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Bowie City Council member cited for DUI, says he called police to scene for disabled vehicle

Bowie City Councilman and Mayor Pro-tem Adrian Boafo was cited for driving under the influence on Feb. 6, but Boafo said he is fighting the charge, which he called a surprise after he called police to report his disabled vehicle.

Boafo read a public statement defending himself during the Bowie City Council meeting Monday. He said he was driving home from a friend’s house when he hit a pothole on westbound U.S Rt. 50., and his tire blew out, he said.

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“I pulled onto the shoulder and called my family and insurance. I then called the local police to report the disabled vehicle. I wanted to be sure they could set up safety measures to protect other drivers,” Boafo said.

He said he was surprised when officers arrived and asked him to get out of the car.

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“They cited me even though I had called them to the scene,” Boafo said.

The violation happened on Feb. 6 at around 1:50 a.m. and was filed two days later by Maryland State Police. According to the police report, the officer smelled a strong odor of alcohol when he approached the car. Then around 2:17 a.m., Boafo was arrested and taken to College Park barrack for processing.

An anonymous email was sent to the City Council and The Capital Monday morning discussing the charge against Boafo.

During public comment at the council meeting, residents wrote in support of Boafo after an anonymous email went out on Monday morning regarding the citing.

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According to online court records, a motion to suppress and a request for a breath technician were both filed on Feb. 11. He was charged with driving under the influence and negligent driving, according to the police report.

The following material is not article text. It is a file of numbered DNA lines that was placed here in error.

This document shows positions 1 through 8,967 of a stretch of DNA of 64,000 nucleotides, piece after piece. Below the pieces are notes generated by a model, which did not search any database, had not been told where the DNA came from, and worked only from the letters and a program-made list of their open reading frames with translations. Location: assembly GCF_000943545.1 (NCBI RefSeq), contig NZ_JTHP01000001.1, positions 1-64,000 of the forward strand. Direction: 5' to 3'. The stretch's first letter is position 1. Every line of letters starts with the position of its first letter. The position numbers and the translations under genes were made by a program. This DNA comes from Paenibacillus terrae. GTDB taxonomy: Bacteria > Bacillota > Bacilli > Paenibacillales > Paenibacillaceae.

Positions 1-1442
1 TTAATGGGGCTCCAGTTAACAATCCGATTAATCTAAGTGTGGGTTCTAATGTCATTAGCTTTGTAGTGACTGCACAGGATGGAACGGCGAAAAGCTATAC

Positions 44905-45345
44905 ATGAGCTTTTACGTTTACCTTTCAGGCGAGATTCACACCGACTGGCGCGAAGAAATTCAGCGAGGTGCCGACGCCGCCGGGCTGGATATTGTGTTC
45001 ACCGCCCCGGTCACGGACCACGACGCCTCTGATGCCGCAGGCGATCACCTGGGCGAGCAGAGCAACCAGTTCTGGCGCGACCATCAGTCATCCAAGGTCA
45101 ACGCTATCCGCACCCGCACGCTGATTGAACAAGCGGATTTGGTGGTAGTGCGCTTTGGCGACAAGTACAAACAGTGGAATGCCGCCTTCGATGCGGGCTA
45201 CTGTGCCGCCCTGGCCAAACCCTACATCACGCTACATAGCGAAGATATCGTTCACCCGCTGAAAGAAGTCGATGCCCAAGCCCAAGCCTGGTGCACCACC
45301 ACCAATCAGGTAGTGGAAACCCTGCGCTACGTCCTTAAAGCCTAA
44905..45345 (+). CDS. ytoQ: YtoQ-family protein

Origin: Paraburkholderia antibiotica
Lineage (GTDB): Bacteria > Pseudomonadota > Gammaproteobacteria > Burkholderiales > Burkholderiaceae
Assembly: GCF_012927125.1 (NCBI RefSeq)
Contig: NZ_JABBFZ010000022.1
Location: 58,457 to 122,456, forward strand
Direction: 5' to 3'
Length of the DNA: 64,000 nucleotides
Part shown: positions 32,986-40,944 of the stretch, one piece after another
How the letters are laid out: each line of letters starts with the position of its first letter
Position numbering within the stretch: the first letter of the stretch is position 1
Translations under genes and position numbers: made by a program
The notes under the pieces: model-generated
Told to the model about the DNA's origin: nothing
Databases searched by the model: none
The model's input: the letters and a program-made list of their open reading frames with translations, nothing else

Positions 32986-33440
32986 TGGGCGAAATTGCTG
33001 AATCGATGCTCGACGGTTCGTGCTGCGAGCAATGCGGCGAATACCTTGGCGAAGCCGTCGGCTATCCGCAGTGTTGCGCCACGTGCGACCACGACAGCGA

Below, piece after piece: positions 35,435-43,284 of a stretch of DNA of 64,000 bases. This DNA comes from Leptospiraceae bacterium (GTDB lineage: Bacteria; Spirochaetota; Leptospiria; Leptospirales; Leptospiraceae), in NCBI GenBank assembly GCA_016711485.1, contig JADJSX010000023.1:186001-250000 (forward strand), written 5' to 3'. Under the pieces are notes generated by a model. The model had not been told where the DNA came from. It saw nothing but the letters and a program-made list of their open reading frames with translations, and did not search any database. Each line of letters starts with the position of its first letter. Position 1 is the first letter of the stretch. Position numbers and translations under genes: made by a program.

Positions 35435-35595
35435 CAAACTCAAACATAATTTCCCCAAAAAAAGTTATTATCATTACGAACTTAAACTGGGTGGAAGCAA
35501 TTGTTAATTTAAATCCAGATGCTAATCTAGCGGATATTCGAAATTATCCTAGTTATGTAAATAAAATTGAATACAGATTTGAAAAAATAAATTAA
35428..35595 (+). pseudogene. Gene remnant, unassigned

Residents wrote in wanting to wait until all information on the situation was released and not rushing to the judgment of the councilmember representing District 3.

“As a white man, if I called the police to assist with setting up safety measures like Boafo said to protect other drivers, the cops would never question me,” wrote Bruce Fergurson, a former cop. “This isn’t surprising when the majority of Black people have personally experienced unfair treatment at the hands of the police.”

Twenty-one members of the NAACP Prince George’s County bureau that live in Bowie, Clinton and Upper Marlboro wrote into the meeting in the support of Boafo and suggesting the anonymous email revealing the charge is linked to politics.

“A smear campaign intended to make him look bad, somebody should look into that,” wrote the members.

They also wrote they can’t imagine being penalized for doing the right thing.

“As an elected official, I believe that every person is entitled to due process. We expect this will go before the court and look forward to resolving this issue. In the meantime, I will continue to focus on my work for the people of Bowie,” Boafo wrote in a statement.

The City Council was aware of the charge before the email went out, according to Boafo.

“This is a legal matter to be addressed by the courts. The council remains focused on its work serving the people of the City of Bowie,” Mayor Tim Adams wrote in a statement.

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